Day cares prepare for more school age kids, virtual learning
Parents are scrambling to find a space for their kids to spend the school day and learn virtually.
EAU CLAIRE, Wis. (WEAU) - Children will head back to school in just a few weeks. However with many area districts planning for virtual learning at least a few days a week, working parents are scrambling to find a place for their children to spend the school day.
At Altoona Family Child Care Center, owner Jessica Schoettle says she is making space for more school age children this fall, with the demand higher than ever before.
“We get phone calls every day. Right now the demand is Wednesday because everyone needs Wednesday care. Wednesday is the day schools are closing to clean,” Schoettle says.
To help kids learn virtually, the center has WiFi available and is planning to purchase more computers. Schoettle is even looking into buying a second building to double her capacity and be able to accommodate more school age kids.
“It is not school, school is large, we will have a smaller facility and we will be able to help them do their school work,” Schoettle says. “We are looking at at least a month or two out before we get everything up and running so hopefully by then we will have a better idea for what the community needs.”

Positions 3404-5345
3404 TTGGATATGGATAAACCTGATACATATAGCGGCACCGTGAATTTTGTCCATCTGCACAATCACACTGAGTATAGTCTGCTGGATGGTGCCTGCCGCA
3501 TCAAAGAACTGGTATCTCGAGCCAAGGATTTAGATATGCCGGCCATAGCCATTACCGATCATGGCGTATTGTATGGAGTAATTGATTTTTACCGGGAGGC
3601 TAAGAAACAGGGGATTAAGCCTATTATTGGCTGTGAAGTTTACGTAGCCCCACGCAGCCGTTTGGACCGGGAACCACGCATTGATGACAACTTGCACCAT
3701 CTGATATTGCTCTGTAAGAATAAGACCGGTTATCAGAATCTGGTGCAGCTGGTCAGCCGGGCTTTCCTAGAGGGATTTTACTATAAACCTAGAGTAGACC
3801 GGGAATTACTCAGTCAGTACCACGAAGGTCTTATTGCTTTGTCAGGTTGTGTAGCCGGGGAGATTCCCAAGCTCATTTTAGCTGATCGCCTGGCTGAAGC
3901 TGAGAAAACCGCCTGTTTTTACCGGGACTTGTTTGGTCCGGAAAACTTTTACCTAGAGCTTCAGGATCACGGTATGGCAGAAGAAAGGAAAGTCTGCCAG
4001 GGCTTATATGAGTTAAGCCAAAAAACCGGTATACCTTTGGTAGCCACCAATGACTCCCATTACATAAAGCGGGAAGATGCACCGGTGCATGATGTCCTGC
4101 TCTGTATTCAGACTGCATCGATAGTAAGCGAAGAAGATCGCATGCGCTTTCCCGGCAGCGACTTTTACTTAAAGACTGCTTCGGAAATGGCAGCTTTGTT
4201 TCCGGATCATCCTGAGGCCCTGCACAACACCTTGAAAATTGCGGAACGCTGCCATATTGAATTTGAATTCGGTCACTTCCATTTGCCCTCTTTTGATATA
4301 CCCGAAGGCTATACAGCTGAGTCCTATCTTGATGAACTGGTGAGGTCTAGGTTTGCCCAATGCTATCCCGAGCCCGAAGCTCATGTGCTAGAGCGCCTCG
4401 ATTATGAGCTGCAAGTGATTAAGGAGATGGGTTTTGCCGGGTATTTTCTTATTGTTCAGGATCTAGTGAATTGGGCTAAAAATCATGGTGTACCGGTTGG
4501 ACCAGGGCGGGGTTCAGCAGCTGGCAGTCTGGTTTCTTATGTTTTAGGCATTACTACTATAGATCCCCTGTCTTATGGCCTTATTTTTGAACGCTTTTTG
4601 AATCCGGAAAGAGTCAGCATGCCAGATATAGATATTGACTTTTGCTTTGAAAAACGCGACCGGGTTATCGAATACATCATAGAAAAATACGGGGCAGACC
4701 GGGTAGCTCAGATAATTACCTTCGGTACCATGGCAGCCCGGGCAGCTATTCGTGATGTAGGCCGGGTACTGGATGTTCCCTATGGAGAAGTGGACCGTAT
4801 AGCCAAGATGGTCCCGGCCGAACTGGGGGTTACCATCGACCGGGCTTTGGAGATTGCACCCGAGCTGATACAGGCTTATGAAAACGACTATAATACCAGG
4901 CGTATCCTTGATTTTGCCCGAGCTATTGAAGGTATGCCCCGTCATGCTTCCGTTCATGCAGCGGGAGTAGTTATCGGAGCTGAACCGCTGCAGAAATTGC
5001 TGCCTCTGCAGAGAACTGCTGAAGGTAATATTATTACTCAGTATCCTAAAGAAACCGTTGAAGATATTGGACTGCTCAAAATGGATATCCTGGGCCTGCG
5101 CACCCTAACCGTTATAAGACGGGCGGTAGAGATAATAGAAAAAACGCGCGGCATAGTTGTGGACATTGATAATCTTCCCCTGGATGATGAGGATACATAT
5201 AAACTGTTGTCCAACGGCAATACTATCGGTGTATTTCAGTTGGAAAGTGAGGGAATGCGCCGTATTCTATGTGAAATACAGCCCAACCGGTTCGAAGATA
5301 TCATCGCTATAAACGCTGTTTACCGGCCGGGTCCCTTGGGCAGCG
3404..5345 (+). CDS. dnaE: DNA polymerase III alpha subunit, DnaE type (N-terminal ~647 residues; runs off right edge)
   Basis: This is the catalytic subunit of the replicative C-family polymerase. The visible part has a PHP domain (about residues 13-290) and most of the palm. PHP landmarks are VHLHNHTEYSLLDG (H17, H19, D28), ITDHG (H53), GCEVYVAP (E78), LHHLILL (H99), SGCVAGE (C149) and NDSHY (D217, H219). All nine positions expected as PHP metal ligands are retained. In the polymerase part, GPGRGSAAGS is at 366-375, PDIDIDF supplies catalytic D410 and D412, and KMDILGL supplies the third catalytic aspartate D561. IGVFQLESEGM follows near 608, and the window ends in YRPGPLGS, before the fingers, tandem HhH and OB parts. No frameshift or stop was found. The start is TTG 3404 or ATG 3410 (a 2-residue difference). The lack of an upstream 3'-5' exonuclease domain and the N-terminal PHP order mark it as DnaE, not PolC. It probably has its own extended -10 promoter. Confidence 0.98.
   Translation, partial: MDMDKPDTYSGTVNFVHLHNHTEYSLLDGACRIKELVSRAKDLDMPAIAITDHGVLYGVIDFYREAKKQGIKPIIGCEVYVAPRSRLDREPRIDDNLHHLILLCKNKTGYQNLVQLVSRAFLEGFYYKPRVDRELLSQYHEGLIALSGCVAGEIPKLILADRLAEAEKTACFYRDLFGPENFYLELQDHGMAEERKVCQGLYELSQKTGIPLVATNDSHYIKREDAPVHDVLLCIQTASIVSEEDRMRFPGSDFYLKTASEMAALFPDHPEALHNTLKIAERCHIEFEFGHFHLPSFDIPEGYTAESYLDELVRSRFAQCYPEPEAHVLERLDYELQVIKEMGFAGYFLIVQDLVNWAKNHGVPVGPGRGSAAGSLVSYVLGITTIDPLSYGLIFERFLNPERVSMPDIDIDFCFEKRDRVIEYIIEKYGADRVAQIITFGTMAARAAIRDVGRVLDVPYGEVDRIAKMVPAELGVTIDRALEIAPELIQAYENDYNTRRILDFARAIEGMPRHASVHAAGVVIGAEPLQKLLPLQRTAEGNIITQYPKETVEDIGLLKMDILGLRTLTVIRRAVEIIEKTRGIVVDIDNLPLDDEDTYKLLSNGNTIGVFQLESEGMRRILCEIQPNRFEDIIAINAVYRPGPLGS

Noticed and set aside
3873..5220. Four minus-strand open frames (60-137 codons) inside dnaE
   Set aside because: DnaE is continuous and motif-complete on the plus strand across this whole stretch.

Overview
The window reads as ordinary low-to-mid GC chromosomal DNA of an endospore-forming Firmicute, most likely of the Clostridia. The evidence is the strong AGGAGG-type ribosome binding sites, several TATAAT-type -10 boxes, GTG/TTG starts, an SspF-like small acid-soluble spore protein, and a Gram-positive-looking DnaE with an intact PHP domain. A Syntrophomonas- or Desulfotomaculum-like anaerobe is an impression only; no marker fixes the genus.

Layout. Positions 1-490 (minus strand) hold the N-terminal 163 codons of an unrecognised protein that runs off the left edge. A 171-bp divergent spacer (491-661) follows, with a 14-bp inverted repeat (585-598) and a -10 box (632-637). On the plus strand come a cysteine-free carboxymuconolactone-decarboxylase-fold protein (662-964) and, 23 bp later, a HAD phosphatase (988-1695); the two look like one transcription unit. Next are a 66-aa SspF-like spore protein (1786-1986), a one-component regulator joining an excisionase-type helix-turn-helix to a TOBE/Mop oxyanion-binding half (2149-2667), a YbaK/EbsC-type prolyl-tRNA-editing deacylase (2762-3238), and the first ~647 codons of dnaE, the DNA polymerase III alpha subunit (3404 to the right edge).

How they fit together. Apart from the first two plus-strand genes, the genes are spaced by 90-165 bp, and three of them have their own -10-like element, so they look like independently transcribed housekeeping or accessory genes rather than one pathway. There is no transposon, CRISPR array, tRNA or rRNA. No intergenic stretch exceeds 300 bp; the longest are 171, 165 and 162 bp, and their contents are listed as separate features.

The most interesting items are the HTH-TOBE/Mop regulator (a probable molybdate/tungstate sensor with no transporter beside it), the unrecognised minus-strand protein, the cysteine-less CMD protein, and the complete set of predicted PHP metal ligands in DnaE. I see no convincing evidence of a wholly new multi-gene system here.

Schoettle says the center had practice helping kids with virtual learning when schools first closed due to the pandemic and the teachers were able to get through it, helping kids with zoom meetings and assignments.
Other area daycare centers like Rachel’s Place in Eau Claire are also planning for more school age children but the center is seeing higher demand than spaces available. The owner of Rachel’s Place says she is concerned over keeping up with kids all in different classes but will plan to help them with homework and assignments.
The owner of Family Tree Child Care says one of its two locations will be solely hosting school age children. The center is working on plans for staffing and equipment to help kids with their online classes.
Another concern for child care centers- keeping them free from COVID-19. Schoettle says her center is focusing on keeping the space clean with deep cleaning schedules, hand sanitizing stations for the staff and new air filters.
Kids will also have their temperatures taken before entering the facility and everyone 5 and older is required to wear a face covering.
With many questions about what this school year will bring, Schoettle says she is taking it day by day.
“It has been a hurdle especially with staffing and people being scared and if we do our best to keep germ free hopefully we can get through this together,” Schoettle says.
For advice on finding child care, watch this interview with Child Care Partnership from Hello Wisconsin.
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